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An Agent’s Thoughts on Writer’s Conferences

2017 was the year of the conference for me. At last count I attended (or will attend) eight different writer’s conferences and I still have Bouchercon in October.

I haven’t hit that number since my early days at BookEnds, back when I was building a list and a name, back before people knew who Jessica Faust and BookEnds were, and after this year I don’t think I’ll be doing another year like this again. I’ve been reminded that conferences are for the young.

Like any good blogger, I’m not going to let this experience go to waste. In eight conferences I saw so much variety in how agents (and editors) are used, and sometimes abused, that I have some tips for conference organizers on ways to make the most use of their faculty while still leaving us wanting to come back for a second round.

1. Use Us, Don’t Abuse Us: When I accept a conference “invitation” I expect to go and work, and by work I mean teach writers about publishing. That being said, and let’s be brutally honest, I am also going for the great location. I’m going to Nashville or Key West or Austin or Phoenix or Detroit because I want to see the city and experience something I’ve never experienced before. Work me yes, but also give me time to breath and explore. No one is at her best when she’s told to be “on” 12 hours a day. A 7am breakfast to 10pm cocktails with all work in between only exhausts me and exhausted Jessica is not her best Jessica.

2. Be realistic about an agent’s expectations: Believe it or not no agent goes to a conference expecting to find a new client. We’ve all been around long enough to know how truly rare that is. We go because we want to help writers, we want to meet other agents and editors (it’s a networking opportunity for us), and we love what we do. Give us time to actually chat, not only with each other, but also with authors.

3. Manage the expectations of attendees: One of the biggest mistakes conferences make is leading authors to believe the conference is all about the pitch. It’s not, and it shouldn’t be. A conference is most effective if authors attend with the feeling that they are getting the chance to network with agents, authors, and others, and learn. I’d so much rather sit at a table with a group of authors and just talk and answer questions and teach what I know about agents, publishing, and life on my side of the publishing world. Every single one of those authors is still welcome to submit, but in the 50 minutes that 10 of us sat together (equivalent to 5, 10-minute pitch sessions) so much more was learned and gained.

4. Be respectful of what the agent is providing you. I’ve had a couple of conferences where organizers have actually implied that because they are paying travel expenses I owe them. It’s expensive to bring an agent into a conference of that I have no doubt, but travel expenses are very different from paying an agent and I am not getting paid for coming to the conference. For the cost of an airline ticket, hotel, and a couple of banquet meals I am out of the office for at least two days and giving up an entire weekend to work. When I fly back on Sunday (or that red-eye Sunday night), I’m expected back in the office first thing Monday morning. No comp days for conferences (for anyone). I’m not suggesting agents should be paid, I’m fine with the system as is, but I think this points back to #1 when I suggest giving agents some free time; time to explore the city, call our clients, or catch up on email is greatly appreciated. I also strongly suggest that Sunday is never a work day for agents. It should always be seen as a travel day.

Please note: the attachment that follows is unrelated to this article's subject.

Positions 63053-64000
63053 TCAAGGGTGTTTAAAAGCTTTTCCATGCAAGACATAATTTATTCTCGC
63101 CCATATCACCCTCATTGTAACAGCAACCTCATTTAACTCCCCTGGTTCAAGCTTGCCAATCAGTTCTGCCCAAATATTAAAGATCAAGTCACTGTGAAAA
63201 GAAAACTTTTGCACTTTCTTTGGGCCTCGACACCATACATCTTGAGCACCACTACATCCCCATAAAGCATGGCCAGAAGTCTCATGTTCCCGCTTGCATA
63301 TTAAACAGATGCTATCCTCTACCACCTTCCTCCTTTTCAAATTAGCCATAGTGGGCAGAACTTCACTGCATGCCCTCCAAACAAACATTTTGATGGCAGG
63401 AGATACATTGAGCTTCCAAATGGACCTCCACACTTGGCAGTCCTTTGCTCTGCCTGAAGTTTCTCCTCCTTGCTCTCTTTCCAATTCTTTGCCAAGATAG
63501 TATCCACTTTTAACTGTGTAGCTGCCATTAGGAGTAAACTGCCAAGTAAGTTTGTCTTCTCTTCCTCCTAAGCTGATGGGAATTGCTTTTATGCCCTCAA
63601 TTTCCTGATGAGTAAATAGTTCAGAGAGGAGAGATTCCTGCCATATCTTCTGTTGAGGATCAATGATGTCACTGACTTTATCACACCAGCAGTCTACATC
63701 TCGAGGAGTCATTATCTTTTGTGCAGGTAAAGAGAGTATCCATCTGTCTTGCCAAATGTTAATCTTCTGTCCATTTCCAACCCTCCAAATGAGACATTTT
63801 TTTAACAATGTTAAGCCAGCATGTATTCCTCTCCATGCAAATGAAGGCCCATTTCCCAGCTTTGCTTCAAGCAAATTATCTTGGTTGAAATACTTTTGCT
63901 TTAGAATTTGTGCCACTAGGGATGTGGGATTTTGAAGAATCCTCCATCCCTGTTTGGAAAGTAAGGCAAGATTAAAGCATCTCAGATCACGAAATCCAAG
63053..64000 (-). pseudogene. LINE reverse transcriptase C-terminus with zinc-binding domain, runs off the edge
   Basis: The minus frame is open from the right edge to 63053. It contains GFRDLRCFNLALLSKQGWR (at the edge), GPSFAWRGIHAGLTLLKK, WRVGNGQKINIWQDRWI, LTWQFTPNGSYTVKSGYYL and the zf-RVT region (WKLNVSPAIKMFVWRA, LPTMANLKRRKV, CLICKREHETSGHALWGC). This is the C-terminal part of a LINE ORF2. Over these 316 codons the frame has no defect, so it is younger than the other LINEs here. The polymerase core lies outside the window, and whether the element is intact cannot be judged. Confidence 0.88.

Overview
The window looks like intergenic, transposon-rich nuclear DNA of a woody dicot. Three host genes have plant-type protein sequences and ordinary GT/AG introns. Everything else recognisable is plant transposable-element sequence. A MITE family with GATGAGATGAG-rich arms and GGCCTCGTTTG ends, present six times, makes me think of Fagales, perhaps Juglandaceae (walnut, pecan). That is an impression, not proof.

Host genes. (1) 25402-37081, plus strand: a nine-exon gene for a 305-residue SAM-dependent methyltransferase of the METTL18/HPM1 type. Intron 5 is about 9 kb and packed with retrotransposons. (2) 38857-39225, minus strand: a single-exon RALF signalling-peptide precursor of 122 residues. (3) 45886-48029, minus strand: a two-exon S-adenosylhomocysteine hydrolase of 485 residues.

One side note here, conferences are often a fun break for writers who get to explore their passions with other writers. It’s not quite the same feeling for agents. We come because we do get to explore the passion for our job with writers and other agents, but it’s definitely a work trip so for us it’s like you going on a conference for your “day job.”

5. Pitch sessions (or similar events) should be limited to 2 hours per agent per conference. I don’t know about other agents, but I have very limited focus after 2 hours of pitches. They are exhausting and there is so much more I can provide. I would love to do panels and workshops and I’m so amazed how rarely a conference asks that of me. I get the feeling that most conferences never even think to ask agents to do anything other than pitch. If you need help I could workshop on how to write a query agents can’t say no to, how to pitch effectively, how to make the best use of your agent, what to expect when an agent offers representation, how to network with agents at tonight’s cocktail party, what the publishing market looks like today, questions to ask when an agent offers representation, what to expect once you have an agent, how to handle sticky situations with your agent or your editor, or any other topic even remotely related to any blog post I’ve ever written.

6. Assign an agent liaison: Traveling to a conference often leaves agents unmoored. The best conferences I ever attended assigned each agent her own volunteer (or at least one go-to person for all agents). This was the person who did airport pick-ups, made sure we were aware of any schedule changes, answered questions about the area, where to eat, the conference itself, and made sure we made it back to the airport on time. I’m not expecting a valet, but it’s kind of nice to meet someone right away who can be our go-to if we are desperate for Starbucks and it’s really great for the volunteer to connect with an agent on a very personal level. We become friends, we hang out, we chat and I will tell you, that volunteer isn’t expected to do much (most agents are too polite to take advantage), but the amount of information gleaned in those car rides is invaluable.